Big Boguty mountains, Almaty oblast
© Gennadiy Dyakin
The adult male Horned Lark has grayish-pink nape and uppertail; mantle and upperwings are grey faintly streaked. The top of forehead and elongate feathers of the crown ("horns") are black. The median forehead, supercilium and ear coverts are white (or sulphur-yellow on subspecies flava). The strip beginning on the low forehead and bill base and extending under the eye is black as the cheeks also. This strip can merge with the broad black breast-patch (on mountain race albigula) but can separated by the white area (on other races). The throat is white. The light parts of the head on flava subspecies may be not white but sulphur-yellow. The flight feathers are pale-brownish with narrow off-white edges on the outer webs. The narrow ended central pair of the tail feathers is brownish with paler edges of webs; the outer tail feathers are brownish with white outer webs; other ones are black. The breast under the black patch, abdomen and undertail are grayish-white. Females are paler than males; with faintly obvious "horns". The light parts are greyer, the streaks on upperparts are neater than on males; black parts on the forehead may be faintly obvious. The legs are black, the bill is blackish-brown with the yellow base of low mandible, eyes are brown. Juveniles in first plumage are grey brownish and whitish mottled above and whitish-grey below. The breast is dark-grey tinged with mottles. Sizes: males – wing 103.0-117.5, tail 65.0-85.0; females – wing 98.0-109.0, tail - 65.0-82.0 mm. Weight: 23.0-43.5 grams.
The range of the Horned Lark is difficult and mosaic. In Kazakhstan the status of the Horned lark becomes complicated also that two subspecies are residents, and the third one occurs only on wintering. The detailed distribution in Kazakhstan please see in the chapter "Races".
The Horned Lark is common, in some areas numerous, resident or winter visitor. Inhabits desert and semi-desert with stunted vegetation on clay or stony tracts of low mountains and hills, edges of saline pans, sandy areas on plains, and alpine steppe and meadow on alluvial fans near snowfields at altitude of 2000-4000 m in the Tien Shan mountains. During passage and in winter it prefers open habitats, roads, pastures, settlements and farms. In spring brandti pairs form late in March, while albigula pairs form later, from end of April to mid of May. Breeds in separate pairs not close to one another. Ground nest is built in shallow scrape under grass or stone shelter and made of dry grass and rootlets lined with soft grass and plenty of hair and vegetation fluff (such warm lining only in mountains). Clutches of 2-4 eggs are laid April – end June. Both parents (mostly female) incubate for 9-10 days, and feed juveniles, which fledge at 10-11 days old, at end May – mid July. Most pairs are double-brooded. Long breeding period can be explained by different phenology on plains and in highlands. For most of the year resident birds live in flocks of several dozen birds. Northern flava appear in autumn at end October – early November, and depart in March or April. Desert brandti winter on plains, whereas mountain albigula winter in foothills and low mountains.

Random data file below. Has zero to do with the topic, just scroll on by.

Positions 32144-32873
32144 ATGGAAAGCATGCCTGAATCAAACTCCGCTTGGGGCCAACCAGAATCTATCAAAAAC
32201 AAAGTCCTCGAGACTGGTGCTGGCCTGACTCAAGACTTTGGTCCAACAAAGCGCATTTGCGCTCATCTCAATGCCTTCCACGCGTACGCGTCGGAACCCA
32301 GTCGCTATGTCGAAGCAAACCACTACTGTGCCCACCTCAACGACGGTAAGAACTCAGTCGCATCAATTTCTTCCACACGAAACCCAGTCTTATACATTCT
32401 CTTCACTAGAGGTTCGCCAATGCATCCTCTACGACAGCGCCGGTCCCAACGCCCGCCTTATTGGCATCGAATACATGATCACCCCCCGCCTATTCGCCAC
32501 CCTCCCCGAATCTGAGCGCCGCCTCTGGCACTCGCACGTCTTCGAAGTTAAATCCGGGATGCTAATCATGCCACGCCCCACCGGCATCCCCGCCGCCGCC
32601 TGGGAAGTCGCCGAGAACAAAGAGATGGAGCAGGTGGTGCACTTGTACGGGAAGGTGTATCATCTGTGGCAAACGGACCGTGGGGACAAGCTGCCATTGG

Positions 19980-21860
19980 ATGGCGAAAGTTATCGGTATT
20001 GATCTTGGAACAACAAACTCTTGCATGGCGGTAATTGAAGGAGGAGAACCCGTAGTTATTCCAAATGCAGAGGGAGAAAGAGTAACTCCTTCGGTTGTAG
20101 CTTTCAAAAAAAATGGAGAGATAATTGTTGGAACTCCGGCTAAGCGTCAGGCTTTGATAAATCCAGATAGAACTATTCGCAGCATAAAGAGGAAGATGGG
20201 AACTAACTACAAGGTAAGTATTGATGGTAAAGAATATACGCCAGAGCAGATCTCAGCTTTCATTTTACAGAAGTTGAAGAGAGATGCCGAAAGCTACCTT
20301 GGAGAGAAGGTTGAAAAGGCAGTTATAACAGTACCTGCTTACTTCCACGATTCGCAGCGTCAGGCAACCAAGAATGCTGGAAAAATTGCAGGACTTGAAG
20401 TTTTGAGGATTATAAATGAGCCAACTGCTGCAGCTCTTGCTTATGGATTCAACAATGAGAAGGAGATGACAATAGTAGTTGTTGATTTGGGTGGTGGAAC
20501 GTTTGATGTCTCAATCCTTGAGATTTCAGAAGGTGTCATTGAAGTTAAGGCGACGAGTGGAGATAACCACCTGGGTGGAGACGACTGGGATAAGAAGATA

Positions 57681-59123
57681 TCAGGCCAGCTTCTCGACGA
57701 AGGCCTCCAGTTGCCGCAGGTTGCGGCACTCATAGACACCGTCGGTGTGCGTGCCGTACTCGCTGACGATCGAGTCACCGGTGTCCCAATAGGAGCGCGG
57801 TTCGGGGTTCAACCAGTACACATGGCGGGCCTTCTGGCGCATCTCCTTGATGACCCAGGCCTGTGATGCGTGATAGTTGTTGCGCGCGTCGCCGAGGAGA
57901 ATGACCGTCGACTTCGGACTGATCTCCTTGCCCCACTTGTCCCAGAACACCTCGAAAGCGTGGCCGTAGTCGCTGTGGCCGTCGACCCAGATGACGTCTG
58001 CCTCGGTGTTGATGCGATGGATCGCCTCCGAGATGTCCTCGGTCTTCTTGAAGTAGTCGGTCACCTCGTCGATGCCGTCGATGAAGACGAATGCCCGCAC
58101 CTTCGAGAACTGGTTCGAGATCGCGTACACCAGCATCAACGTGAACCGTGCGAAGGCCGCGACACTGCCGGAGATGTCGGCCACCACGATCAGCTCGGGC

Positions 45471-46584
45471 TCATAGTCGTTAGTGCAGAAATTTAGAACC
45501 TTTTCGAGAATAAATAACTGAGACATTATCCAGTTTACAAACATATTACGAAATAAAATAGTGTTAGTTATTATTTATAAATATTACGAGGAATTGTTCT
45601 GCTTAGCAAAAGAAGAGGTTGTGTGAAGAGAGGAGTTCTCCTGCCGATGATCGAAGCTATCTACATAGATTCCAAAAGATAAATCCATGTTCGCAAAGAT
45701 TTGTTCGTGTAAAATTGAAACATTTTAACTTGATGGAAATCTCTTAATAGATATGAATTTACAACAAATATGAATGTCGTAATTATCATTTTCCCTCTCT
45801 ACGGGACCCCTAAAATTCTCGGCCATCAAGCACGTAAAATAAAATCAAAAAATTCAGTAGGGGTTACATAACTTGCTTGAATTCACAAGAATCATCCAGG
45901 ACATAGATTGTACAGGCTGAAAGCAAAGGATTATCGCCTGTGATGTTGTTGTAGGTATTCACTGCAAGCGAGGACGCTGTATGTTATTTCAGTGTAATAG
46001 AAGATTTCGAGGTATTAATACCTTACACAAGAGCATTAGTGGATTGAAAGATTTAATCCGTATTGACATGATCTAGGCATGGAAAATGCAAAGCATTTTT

|Eremophila alpestris flava (Gmelin, 1789)|
Description. Upperparts are generally darker, more brown less pink-grey; the upperparts streaks are bolder and darker than on brandti. The forehead and throat are yellow or whitish-yellow. The black mask and breast-collar not merged and separated by a yellow or whitish-yellow strip.
|Eremophila alpestris brandti (Dresser, 1874)|
Description. Upperparts are generally lighter, more pink-grey less brown; the upperparts streaks are lighter and narrower than on flava. The forehead and throat are white. The black mask and breast-collar not merged and separated by the white strip.
|Eremophila alpestris albigula (Bonaparte, 1850)|
Description. General upperparts are similar on brandti, but the rear mantle is more clayey less grey than on brandti. The forehead and throat are white. The black color of cheeks and breast merges, forming the black ring around the white throat.
"Птицы Казахстана" том 3. "Наука". Алма-Ата, 1970.
Gavrilov E. I., Gavrilov A. E. "The Birds of Kazakhstan". Almaty, 2005.
Э.И.Гаврилов. "Фауна и распространение птиц Казахстана". Алматы, 1999.
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1. Isabekov Askar (160)
2. Gubin Boris (151)
3. Belyaev Alexandr (105)
4. Yasko Anna (101)
5. Nukusbekov Malik (81)
6. Andrussenko Konstantin (80)
7. Katuncev Alexandr (76)
8. Vorobyov Vladimir (74)
9. Dyakin Gennadiy (71)
10. Muravskiy Vladimir (69)